18The thesis also fits with the idea of associating seeing-as with a background context against which certain features of a situation become salient: I’m more likely to see the figure as a duck against the background of a pond, as a rabbit against the background of a carrot patch. The imagination has been characterized as the faculty that allows us “to see things otherwise”. If it allows us to see things otherwise, the current proposal is that it also allows us to see things the same.

19The ability to see things otherwise is important for communication in another way.Gregory Currie and Ian Ravenscroft define the recreative imagination as the capacity that underpins perspective-shifting and distinguish it from the creative imagination that involves innovation contrary to expectation or convention22. While I cannot do justice to their rich account of the imagination here, it is worth noting that perspective-taking as well as sensitivity to novel contexts are key aspects of linguistic and communicative competence and hence surely bear on the question of semantic normativity and rule-following. An account of perspective-taking will also help address the issue of social conformism raised above, and I will return to it, albeit briefly, later. Now I want to return to the tension between normativity and imagination with which I began in order to flesh out a notion of creative imagination.

3. Creative Imagination: Poetry and Dialogue

20For Hans-Georg Gadamer there is a tension in language between an individualizing and a conventionalizing tendency, which maps nicely onto the tension between the imaginative and the normative. Like Wittgenstein, he rejects the possibility of a private language, but perhaps unlike Wittgenstein and certainly unlike Pettit, he rejects an absolutely conventionalized language as well. The rules of the latter kind of language would be followed blindly and automatically, but that would undermine the expressiveness of language. He writes,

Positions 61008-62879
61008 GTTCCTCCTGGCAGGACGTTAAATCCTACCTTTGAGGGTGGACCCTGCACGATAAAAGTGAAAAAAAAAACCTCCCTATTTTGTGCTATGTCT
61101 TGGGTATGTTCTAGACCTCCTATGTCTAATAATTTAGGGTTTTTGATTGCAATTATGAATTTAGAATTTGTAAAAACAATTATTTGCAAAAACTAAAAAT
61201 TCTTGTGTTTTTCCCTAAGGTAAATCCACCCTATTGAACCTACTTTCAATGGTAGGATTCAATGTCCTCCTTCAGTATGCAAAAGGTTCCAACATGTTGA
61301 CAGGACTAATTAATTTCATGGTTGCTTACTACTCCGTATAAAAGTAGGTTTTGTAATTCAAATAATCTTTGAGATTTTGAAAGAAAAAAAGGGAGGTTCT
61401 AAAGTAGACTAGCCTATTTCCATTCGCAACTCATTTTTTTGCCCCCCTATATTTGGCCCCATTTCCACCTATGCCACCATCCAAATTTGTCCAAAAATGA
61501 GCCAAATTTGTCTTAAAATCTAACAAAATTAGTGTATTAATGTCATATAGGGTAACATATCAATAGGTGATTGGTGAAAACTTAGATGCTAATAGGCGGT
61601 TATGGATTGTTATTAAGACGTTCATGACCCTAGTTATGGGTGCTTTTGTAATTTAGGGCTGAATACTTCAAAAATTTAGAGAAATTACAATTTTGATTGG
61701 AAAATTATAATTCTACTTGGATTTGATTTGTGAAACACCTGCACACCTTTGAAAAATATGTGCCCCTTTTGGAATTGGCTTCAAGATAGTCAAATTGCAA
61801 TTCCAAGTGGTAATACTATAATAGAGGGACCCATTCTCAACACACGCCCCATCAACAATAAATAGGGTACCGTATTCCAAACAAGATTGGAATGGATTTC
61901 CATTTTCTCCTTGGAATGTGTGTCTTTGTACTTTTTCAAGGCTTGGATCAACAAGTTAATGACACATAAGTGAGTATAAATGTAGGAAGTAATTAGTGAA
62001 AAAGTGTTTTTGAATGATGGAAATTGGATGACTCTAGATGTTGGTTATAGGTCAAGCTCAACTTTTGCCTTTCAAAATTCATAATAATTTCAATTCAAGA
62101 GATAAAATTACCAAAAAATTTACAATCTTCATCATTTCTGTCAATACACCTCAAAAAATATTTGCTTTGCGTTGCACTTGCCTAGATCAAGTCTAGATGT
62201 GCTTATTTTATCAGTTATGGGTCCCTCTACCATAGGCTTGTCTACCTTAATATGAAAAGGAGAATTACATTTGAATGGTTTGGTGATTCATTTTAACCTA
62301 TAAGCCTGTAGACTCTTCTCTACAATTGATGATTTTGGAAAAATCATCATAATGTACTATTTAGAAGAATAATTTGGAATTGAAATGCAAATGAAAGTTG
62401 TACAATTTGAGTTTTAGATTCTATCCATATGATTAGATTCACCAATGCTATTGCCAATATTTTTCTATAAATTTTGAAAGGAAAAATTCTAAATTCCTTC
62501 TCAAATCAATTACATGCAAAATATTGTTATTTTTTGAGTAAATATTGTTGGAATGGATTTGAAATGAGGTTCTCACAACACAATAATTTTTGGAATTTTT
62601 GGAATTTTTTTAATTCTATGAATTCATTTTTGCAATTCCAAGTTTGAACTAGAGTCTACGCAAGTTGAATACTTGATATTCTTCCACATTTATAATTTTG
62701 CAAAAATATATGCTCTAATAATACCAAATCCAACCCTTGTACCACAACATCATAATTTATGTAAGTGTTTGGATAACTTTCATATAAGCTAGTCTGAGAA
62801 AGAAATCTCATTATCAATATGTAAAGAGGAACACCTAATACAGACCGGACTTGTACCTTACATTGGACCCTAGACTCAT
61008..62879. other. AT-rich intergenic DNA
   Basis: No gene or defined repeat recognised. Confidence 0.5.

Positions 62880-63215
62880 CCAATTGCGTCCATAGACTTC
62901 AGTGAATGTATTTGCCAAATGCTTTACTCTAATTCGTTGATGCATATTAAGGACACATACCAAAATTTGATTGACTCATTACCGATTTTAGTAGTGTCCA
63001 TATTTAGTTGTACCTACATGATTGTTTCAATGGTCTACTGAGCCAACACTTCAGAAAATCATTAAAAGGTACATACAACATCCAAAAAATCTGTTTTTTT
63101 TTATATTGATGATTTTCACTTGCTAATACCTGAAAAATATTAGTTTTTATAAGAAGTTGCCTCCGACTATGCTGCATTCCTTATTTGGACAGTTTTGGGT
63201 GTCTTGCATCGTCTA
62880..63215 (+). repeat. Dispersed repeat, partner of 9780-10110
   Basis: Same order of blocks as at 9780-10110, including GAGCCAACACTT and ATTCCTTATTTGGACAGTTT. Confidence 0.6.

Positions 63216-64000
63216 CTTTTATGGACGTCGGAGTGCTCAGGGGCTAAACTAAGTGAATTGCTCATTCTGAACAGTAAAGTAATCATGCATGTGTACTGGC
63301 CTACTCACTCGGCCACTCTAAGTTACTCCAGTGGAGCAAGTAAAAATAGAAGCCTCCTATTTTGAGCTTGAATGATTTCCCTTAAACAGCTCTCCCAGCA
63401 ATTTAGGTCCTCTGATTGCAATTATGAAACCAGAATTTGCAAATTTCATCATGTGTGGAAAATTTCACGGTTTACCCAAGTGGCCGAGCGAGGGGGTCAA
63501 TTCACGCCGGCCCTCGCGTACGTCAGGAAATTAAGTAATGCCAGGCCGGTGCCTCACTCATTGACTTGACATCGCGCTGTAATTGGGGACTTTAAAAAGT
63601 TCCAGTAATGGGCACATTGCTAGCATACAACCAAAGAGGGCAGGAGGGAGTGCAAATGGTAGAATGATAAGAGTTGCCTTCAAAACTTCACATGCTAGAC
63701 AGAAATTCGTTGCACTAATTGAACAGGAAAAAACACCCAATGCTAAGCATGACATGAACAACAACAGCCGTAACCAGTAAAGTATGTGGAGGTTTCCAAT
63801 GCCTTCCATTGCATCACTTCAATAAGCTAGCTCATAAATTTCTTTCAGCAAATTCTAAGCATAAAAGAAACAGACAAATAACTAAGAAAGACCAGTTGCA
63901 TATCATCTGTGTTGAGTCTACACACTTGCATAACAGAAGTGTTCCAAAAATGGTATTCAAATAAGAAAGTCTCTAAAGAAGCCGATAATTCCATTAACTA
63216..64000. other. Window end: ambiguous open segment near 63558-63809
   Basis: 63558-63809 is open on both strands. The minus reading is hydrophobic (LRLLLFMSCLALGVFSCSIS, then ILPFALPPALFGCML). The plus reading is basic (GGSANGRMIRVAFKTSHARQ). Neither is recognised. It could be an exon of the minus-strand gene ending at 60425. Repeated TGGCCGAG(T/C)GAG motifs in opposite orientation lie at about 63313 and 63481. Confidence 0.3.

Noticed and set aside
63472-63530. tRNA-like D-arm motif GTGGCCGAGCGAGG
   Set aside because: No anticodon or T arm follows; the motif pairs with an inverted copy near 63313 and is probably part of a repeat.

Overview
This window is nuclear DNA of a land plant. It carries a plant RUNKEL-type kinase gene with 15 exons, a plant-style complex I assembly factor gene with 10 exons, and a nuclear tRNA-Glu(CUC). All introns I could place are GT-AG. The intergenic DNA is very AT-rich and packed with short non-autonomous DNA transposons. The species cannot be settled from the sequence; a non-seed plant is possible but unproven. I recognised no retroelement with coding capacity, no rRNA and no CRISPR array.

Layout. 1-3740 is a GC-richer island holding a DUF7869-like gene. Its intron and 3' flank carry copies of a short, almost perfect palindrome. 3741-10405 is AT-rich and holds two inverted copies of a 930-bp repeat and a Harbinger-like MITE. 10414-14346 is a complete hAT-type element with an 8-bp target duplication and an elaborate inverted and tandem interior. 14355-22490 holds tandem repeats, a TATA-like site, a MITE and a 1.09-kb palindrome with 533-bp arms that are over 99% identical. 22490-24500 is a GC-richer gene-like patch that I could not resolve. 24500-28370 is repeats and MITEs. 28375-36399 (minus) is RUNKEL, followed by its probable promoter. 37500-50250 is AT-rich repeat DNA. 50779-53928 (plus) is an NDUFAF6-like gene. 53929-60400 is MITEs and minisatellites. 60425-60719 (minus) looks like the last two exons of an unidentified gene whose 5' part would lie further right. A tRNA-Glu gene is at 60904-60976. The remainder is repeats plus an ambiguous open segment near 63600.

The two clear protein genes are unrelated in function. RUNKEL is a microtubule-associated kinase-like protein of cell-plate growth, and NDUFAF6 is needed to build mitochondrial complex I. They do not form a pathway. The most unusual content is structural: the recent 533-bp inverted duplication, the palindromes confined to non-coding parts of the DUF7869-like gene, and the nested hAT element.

Someone speaking a private language that no one understands does not speak at all. Yet on the other hand, someone who only speaks one language the conventional nature of which in vocabulary choice, syntax, and style has become absolute, loses the power of address and of evocation which is accessible only by means of the individualization of the linguistic vocabulary and other linguistic means23.

21Absolute conventions may be necessary for technical vocabulary, though there, too, terminology may become so specific as to be untranslatable24. Gadamer is thus a contextualist about meaning. Yet whereas thinkers like Derrida, Davidson, or Butler emphasize the contingent and uncontrollable aspects of context, Gadamer recognizes a speaker’s (artist’s) agency in this process. This intentional semantic creativity is exemplified paradigmatically in poetry. (A similar trajectory can be found in Ricœur’s work.)

22To the extent that language is unique and individual, it is untranslatable.